Thursday of this week, I’ll head up the CA coast on Hwy 1, the classic route through Big Sur, to teach at the Mount Hermon Christian Writers Conference, and hang with some witty writers. A couple of years ago I did the same route, and must have seen two dozen Mustang convertibles. Rentals, I guess. And no better way to enjoy that stretch than a convertible—unless rain descends. But seeing several Stangs on that clear blue-skied day shocked me—their tops were up and latched, like the one in the pic. Rather than basking in the openness of God’s creation, they chose…Read More
God moves in unexpected ways through minor events. While we dined in a Palm Springs restaurant, I spotted three paintings of local scenes on the opposite wall. One colorful pic intrigued me, so I consulted our waiter. He knew it was close, maybe 40 miles away, at Slab City, an abandoned military fort where snowbirds and unreconstructed hippies and artists roamed. That pretty much exhausted his knowledge. A little research revealed the name, Salvation Mountain and directions and distance—about 80 miles. Even so, we took off one afternoon to…Read More
My dad ate to live. I lean in the opposite direction—I live to eat. So much, I wonder if it’s not my greatest spiritual gift. Logic can support that—I allow those with the gift of hospitality to exercise that gift! My gift, or curse, makes it hard to resist the buffets at our two local casinos (the one above is the best-- the Pala buffet). For just $23.24, you encounter over 200 choices to entice you to commit gluttony. And I do! Shrimp, New York steak, mussels, crab legs, custom omelets, prime rib—if I went on the saliva dripping down my chin would short out my keyboard. To avoid the recurring sin of gluttony, I limit myself to once a year. About time for a return. But a recent message by our pastor...Read More
In an almost New Testament manner, our church has a satellite campus at a winery east of Temecula. The pic above shows the view the gathered believers have during worship. This last Sunday, just after the sermon began, a small, yellow-breasted bird flew up to the window, beating his wings trying to get in. Tiring, he flew back to a grapevine branch, rested, then resumed his attempts to enter God's presence. After a few moments he tired, returned to the branch, rested again, only to head to the window. What a metaphor for seeking intimacy with God! Do we...Read More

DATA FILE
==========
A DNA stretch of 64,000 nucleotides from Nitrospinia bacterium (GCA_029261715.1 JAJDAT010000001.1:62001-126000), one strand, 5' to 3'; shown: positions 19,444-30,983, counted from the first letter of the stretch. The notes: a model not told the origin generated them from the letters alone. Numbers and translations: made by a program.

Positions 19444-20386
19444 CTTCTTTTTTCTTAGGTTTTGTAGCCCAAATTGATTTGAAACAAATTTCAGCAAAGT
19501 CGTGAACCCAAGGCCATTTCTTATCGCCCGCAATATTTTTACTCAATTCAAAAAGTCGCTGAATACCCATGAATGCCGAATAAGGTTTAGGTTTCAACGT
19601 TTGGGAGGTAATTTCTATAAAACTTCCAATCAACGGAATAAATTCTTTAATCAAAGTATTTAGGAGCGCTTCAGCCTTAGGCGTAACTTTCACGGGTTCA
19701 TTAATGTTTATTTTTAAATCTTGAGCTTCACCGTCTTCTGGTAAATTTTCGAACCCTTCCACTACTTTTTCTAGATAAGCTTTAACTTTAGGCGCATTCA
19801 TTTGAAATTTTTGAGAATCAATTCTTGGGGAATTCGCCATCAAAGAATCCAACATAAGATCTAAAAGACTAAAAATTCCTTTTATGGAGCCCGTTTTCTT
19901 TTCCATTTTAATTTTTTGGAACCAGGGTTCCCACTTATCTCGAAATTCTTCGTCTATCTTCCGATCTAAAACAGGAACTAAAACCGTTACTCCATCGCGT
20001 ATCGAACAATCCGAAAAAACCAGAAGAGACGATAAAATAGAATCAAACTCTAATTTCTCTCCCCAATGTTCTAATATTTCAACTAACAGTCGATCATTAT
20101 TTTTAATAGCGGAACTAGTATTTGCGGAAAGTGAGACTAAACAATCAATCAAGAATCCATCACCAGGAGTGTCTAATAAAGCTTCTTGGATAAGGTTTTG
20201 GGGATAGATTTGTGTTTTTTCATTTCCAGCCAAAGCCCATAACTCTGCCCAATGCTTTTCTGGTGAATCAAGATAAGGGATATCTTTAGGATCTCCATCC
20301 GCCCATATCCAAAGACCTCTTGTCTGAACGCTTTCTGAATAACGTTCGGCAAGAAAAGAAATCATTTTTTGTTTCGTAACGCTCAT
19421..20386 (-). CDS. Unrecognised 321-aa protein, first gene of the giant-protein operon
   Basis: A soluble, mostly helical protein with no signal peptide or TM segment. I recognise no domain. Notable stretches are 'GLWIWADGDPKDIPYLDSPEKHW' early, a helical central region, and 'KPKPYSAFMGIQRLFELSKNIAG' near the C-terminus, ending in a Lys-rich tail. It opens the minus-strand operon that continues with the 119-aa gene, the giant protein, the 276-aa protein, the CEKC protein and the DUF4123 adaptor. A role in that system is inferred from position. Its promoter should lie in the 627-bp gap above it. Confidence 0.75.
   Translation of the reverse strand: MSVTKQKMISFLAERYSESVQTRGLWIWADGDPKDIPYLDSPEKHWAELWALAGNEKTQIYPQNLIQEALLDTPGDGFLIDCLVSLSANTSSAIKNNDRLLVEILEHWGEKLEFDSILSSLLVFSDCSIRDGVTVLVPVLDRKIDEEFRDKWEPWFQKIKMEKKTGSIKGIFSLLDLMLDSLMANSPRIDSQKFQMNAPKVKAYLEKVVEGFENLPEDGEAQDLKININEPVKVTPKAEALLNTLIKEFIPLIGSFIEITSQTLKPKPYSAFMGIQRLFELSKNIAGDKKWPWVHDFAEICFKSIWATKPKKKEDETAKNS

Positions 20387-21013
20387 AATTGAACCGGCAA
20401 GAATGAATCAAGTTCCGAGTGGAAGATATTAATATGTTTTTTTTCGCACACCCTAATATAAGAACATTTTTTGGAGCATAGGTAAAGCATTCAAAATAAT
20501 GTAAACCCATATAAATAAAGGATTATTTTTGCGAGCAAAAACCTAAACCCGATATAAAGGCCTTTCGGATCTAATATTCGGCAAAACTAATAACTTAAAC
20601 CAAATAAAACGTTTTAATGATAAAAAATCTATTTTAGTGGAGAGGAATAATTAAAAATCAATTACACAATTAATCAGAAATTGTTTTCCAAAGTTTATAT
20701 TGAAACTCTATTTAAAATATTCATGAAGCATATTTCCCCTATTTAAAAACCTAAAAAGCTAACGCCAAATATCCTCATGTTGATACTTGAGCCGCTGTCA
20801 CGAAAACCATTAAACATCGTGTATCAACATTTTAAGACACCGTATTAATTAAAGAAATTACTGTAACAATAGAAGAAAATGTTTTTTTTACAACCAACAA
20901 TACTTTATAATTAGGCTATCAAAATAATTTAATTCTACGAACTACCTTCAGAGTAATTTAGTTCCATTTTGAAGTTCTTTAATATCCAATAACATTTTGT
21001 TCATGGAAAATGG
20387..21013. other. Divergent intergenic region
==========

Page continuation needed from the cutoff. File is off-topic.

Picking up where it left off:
As I put together this post on Wednesday, I'm getting ready. The Mustang is gassed, soon to be cleaned. A case of clothes soon to be filled, then all packed in securely so cruising the coast with the convertible top down won't blow anything out--except worries and cares and stress. As you read this, starting Monday, the Mount Hermon Christian Writers Conference will come close to its conclusion. Set in the redwoods just above Santa CruzRead More
A common fallacy is bifurcation, also known as false dichotomy or being caught on the horns of a dilemma. Basically, this gives only two options, forcing the reader to choose one. Obviously, a fallacy when more than two alternatives exist. But this can also be a good argument—some issues yield only two choices. I’ve found this concept abounds in growing closer to Jesus. How do we start our day with God? We have an abundance of options; let’s just find what works best for us. We explored this in a recent post. But some other options are limited.
Only with pain did I learn that.Read More
Let’s begin a regular, continuing topic, OK? Once a month we’ll explore how much value God has, or doesn’t have, in our lives. Who is he? What’s he like? What does a connection with him look like? How can we craft that? I’m convinced that we need to identify those questions because our view of God, or the lack of it, will shape our lives. So this first post will start the process with two positions that represent the ends of the spiritual spectrum. Several years ago, a woman walked into Haagen-Dazs, and noticed Paul Newman...Read More